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Results: 1 - 15 of 129
View Stéphane Lauzon Profile
Lib. (QC)
Thank you, Madam Chair.
First of all, I'd like to thank all the witnesses with us today. They've made some great and very enriching speeches.
Dr. Rouleau, you piqued my curiosity when you talked about artificial intelligence. I understood that there's a connection between artificial intelligence and everything that happens in the brain. I'd like you to explain what artificial intelligence technology we'll be able to use to treat diseases that originate in the brain.
View Stéphane Lauzon Profile
Lib. (QC)
What's the connection between neuroscience and robots that can diagnose diseases related to fairly intricate surgeries? What developments widely applied in health care could be even more widespread one day through medical technologies? Could such technologies be considered an ambitious program in Canada?
View Stéphane Lauzon Profile
Lib. (QC)
Thank you.
Now's your chance to tell us whether our government is investing enough in artificial intelligence: Could we do better in this area?
View Stéphane Lauzon Profile
Lib. (QC)
Thank you.
Dr. Michaud, you've talked a lot about light therapy, which has been an incredible revolution in terms of treatment. Is there any connection between light therapy and cancer prevention or detection?
View Stéphane Lauzon Profile
Lib. (QC)
That's great. Thank you.
Dr. Bell, you talked about the importance of cancer detection. A hematoma is a clue for detecting the presence of cancer, but there are no such clues for some types of cancer.
Has your research allowed you to make advances in cancer detection in the absence of a hematoma that would be detected pre-treatment by x-ray or nuclear medicine?
View Stéphane Lauzon Profile
Lib. (QC)
I will come back in the next round to ask my question.
View Stéphane Lauzon Profile
Lib. (QC)
Thank you, Madam Chair.
Dr. Michaud and Dr. Bell, I'm coming back to you because what you have to say is compelling. We were talking about detecting metastases, where there were none, and how to detect them. You were on a roll and we interrupted you.
How can we use research and development? How can we help you fund these technologies?
View Stéphane Lauzon Profile
Lib. (QC)
We know there are all sorts of food preservatives. Could artificial intelligence also process data about what people eat, where their food comes from, and what dietary patterns could influence cancer? With AI, could some of the data help you?
View Stéphane Lauzon Profile
Lib. (QC)
You're really making me think. It goes back a long way. It's very complex.
I represent the rural community and our farmers. We're in the process of reinventing fertilizer products. We learned that some of these products were more harmful to our health than others, and that contact with these fertilizer products was having an impact on animals and our food, in turn. It goes way back in the food chain. We're talking about an upswing of certain cancers that could be due to what we're eating.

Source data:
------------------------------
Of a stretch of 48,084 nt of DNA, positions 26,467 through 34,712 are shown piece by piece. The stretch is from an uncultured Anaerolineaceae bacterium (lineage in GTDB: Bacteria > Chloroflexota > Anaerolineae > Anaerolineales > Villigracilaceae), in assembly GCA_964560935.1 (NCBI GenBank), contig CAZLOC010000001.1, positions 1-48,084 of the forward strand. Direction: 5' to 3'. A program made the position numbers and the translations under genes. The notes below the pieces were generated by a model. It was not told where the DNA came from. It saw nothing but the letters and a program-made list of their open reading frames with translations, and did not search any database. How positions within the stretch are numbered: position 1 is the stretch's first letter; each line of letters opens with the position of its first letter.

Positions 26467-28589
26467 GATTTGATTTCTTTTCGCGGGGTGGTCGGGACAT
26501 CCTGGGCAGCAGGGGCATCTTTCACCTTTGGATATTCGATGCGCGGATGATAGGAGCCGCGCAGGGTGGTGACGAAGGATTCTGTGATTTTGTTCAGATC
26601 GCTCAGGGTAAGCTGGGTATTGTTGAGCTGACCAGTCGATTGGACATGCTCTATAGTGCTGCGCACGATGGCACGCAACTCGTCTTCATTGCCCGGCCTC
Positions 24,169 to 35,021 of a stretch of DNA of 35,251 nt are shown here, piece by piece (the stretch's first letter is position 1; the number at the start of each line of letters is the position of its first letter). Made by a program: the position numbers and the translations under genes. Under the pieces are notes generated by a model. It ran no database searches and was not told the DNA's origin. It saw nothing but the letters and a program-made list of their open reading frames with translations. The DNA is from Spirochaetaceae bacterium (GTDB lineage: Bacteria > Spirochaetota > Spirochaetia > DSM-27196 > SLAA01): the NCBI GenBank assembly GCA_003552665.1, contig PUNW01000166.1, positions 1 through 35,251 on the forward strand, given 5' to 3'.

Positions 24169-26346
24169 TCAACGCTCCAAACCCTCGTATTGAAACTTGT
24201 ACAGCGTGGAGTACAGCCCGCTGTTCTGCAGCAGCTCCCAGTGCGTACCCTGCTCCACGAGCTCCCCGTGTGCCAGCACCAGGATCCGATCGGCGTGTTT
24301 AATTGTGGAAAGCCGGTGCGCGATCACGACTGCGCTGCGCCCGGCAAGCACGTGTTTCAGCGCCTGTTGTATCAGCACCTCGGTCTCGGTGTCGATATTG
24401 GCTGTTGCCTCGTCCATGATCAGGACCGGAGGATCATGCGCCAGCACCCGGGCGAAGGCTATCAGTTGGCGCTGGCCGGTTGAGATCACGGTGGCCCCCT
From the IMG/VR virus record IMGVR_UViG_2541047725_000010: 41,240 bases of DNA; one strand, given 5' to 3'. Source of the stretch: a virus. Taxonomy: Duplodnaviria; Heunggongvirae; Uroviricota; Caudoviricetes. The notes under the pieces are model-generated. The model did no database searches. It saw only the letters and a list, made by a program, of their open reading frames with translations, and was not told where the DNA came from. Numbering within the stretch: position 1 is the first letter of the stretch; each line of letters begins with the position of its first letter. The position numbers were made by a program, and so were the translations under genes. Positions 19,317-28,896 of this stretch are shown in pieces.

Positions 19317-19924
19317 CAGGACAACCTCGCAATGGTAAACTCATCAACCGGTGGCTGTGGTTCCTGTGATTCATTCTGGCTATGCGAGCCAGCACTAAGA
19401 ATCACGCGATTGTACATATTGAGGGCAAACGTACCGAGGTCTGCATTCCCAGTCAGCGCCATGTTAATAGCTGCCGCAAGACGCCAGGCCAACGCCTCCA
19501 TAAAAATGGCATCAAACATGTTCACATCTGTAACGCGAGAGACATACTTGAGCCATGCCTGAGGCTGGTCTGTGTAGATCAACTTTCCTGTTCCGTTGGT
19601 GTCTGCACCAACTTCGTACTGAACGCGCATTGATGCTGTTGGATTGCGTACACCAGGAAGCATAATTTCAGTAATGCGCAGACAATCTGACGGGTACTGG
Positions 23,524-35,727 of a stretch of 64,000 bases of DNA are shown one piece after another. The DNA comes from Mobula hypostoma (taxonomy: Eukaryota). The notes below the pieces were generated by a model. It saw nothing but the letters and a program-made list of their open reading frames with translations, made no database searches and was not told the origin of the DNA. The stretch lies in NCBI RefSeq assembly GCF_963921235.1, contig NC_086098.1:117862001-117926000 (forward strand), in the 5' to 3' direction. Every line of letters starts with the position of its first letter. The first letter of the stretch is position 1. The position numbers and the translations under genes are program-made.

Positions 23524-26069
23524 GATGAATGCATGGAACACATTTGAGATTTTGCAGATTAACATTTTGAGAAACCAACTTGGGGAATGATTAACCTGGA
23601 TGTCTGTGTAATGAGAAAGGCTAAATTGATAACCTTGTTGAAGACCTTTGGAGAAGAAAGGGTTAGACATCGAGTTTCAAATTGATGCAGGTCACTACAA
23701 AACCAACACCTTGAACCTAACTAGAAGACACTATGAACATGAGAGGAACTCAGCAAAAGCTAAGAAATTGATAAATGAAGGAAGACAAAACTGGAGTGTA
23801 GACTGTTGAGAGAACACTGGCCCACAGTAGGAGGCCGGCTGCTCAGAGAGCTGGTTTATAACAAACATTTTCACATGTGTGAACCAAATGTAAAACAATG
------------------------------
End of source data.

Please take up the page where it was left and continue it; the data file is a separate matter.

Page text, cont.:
Could you go so far as to work with our farmers and those who work on the food chain?
View Stéphane Lauzon Profile
Lib. (QC)
Okay.
Dr. Rouleau, you've talked a lot about high-level cooperation. You also mentioned that, unlike other fields, you are recruiting some people from the United States.
What's inspiring the most talented people from the United States to join you in your field? It certainly isn't our cold winters. You must be attracting them with something.
View Stéphane Lauzon Profile
Lib. (QC)
Thank you.
I only have 20 or 30 seconds left. Because you are the leading light in several fields of nuclear science, I'd like to ask you if you intend to work aggressively on actinium for the future treatment of cancer?
View Stéphane Lauzon Profile
Lib. (QC)
Could the witness send us his reply in writing? I'd like to know more about actinium.
View Stéphane Lauzon Profile
Lib. (QC)
Thank you, Madam Chair.
Good evening. Thank you all for being here.
Thanks, everyone.
I will ask my question in French.
A number of things you said piqued my curiosity, so much so that I set aside almost all of the questions I was going to ask because now I have new ones.
Mr. Banerjee, you talked a lot about infectious diseases. In my riding, we had a situation involving chronic wasting disease, and thousands of animals had to be killed just as a precaution, because the science couldn't show whether an animal was infected or not.
You mentioned a number of extrinsic factors that may be driving the transmission of pathogens from bats or other animals.
Has your research shown that artificial intelligence could play an important role if we had more specific data in the face of situations like the one in my riding?
View Stéphane Lauzon Profile
Lib. (QC)
Thank you.
Do you use that data in your research?
How could the government support those types of projects so that they become moonshots?
View Stéphane Lauzon Profile
Lib. (QC)
Thank you for the answer.
I have a question for you, Mr. Singh.
I was quite inspired when you spoke about credibility, imagination and inspirational moonshots. You talked a lot about how we could improve the way we farm.
Recently, the government established living laboratories involving farmers. They will carry out research activities on the soil to support reduced fertilizer use and nitrogen fixation. The idea is to find ways to farm differently to benefit human health.
Could there be more government programs to support new ways of farming?
Results: 1 - 15 of 129 | Page: 1 of 9

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